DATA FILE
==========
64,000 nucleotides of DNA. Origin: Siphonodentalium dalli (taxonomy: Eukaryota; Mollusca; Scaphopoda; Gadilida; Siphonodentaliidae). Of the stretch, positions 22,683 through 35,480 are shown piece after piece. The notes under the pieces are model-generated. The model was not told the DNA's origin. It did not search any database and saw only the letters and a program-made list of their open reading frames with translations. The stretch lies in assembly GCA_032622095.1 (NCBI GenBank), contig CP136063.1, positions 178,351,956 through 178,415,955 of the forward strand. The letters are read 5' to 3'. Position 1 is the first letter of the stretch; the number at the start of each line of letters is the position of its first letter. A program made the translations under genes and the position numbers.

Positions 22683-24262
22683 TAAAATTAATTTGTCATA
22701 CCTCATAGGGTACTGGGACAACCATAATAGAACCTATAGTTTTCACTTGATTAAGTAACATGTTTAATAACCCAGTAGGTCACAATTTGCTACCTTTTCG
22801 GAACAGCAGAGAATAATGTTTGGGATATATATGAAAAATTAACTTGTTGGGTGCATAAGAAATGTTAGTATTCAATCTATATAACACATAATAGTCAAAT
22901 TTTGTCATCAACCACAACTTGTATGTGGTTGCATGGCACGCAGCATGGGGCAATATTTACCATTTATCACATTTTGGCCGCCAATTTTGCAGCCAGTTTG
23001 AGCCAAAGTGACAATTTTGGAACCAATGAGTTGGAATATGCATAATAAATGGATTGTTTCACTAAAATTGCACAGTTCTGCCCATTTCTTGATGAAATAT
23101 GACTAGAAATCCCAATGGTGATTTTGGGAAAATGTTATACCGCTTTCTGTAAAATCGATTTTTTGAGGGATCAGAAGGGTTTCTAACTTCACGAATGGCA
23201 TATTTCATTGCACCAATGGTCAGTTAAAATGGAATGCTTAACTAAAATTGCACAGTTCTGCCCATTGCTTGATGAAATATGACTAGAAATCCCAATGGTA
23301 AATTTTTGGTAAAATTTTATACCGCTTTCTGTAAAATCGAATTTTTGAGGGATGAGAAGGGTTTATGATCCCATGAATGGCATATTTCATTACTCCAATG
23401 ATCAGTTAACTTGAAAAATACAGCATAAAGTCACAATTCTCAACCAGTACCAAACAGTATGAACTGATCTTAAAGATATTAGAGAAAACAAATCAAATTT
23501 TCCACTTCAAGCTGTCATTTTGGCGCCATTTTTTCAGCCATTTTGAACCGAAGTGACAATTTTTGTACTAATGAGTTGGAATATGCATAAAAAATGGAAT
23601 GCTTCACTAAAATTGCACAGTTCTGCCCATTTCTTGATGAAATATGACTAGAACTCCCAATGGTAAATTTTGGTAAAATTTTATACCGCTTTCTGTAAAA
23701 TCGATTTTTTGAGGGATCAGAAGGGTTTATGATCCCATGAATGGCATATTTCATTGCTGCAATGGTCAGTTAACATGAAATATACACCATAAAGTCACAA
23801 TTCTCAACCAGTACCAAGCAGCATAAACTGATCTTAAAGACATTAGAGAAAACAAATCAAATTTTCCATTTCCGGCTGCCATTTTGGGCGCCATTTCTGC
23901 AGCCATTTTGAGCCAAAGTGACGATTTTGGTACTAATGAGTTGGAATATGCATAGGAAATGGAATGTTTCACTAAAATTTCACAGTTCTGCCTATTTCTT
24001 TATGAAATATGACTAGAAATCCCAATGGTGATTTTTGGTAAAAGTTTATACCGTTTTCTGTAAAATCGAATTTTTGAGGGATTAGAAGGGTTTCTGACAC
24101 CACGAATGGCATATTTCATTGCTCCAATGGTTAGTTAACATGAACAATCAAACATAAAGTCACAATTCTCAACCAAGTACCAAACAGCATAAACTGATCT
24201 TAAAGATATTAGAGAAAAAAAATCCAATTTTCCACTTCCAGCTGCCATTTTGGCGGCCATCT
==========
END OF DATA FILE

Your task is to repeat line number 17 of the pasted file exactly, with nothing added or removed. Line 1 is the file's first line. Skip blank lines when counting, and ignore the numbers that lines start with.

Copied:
24001 TATGAAATATGACTAGAAATCCCAATGGTGATTTTTGGTAAAAGTTTATACCGTTTTCTGTAAAATCGAATTTTTGAGGGATTAGAAGGGTTTCTGACAC